Saturday, 17 September 2011

Alla Prima (Wet-on-Wet) with Acrylic Paints

You might probably think that family and work has been kind to me to allow more painting and blog updates on this project. The truth is that this extra time provision has been a consequence of some revolutionary developments and revisions made to my acrylic painting techniques. Having gained some experience from using acrylic retarders, I decided that it will be helpful to formalize a short pictorial demonstration of how the oil painting technique Alla Prima or 'wet-on-wet' could be employed in acrylic painting.

To begin, a moist ground consisting of a 50/50 mixture of retarder and water was applied with an airbrush. This solution saturates the porous matt base color to prevent conspicuous stains to occur when the opaque colors are next applied.

Prussian Blue, Deep Orange, Flesh and Black in their original state (with no prior thinning needed) are dabbed over the moist ground. Note how the colors diffuse and mingle with each other like in water color painting.

These colors are carefully mingled together. Keep in mind that the purpose of using ingredient colors is to generate tonal variety and over working will therefore result in a flat homogeneous tone.

The extended drying time also permits the highlight color to be concurrently applied.

The sfumato effect could be created by blending the boundaries together with a dry brush (a la Bob Ross).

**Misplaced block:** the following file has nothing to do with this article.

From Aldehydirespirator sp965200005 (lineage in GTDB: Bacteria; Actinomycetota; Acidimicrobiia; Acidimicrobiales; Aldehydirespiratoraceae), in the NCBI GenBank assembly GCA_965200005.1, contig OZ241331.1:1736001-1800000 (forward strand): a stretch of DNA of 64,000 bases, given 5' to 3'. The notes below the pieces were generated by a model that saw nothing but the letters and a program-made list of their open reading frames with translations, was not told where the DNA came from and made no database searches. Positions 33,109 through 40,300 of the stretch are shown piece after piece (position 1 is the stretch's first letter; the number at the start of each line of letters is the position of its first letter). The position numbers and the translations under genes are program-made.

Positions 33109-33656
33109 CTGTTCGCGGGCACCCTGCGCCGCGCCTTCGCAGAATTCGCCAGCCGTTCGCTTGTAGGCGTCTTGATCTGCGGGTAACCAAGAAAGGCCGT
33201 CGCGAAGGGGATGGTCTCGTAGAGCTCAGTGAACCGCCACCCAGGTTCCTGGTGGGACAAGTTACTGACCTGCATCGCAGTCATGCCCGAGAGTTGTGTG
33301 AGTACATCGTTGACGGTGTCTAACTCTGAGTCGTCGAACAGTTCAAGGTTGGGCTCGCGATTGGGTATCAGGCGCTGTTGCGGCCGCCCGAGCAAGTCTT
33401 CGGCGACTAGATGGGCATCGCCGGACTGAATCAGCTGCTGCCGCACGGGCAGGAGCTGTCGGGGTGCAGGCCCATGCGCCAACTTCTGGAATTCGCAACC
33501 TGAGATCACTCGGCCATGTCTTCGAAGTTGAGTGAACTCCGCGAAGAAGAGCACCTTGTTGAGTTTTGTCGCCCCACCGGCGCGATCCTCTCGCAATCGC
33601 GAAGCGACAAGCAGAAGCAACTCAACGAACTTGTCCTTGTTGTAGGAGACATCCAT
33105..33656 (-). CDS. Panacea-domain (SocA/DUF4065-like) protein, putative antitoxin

The finished result with smooth tonal and color transitions and the pièce de résistance, no silvering and watermarks!

I have no doubts that while some might find this relevant, my intention however was aimed towards oil and enamel painters, who at one point in time tried to make the switch but were unable to adapt to the mandates of the acrylic paint medium. Therefore what I'm hoping to achieve is to perhaps close the divide between the two mediums, expand the potential of the acrylic medium and idealistically offer seasoned oil and enamel painters another crack at painting with acrylics.




Anonymous said...

Hi, Calvin:

Your work with acrylic retarder is really opening my eyes to the possibilities of using paints like Vallejo. I was always hesitant because whenever I'd used acrylics in the past like Tamiya, the fast drying time made them frustrating to work with.

Thanks for the tutorial!



Serhat said...

At last, i reached to you! i know now your secret recipes. oh by the way, i'm great fan of your works. You are my master, and i thing i should pass to you.

(and i'm sorry about my broken english.)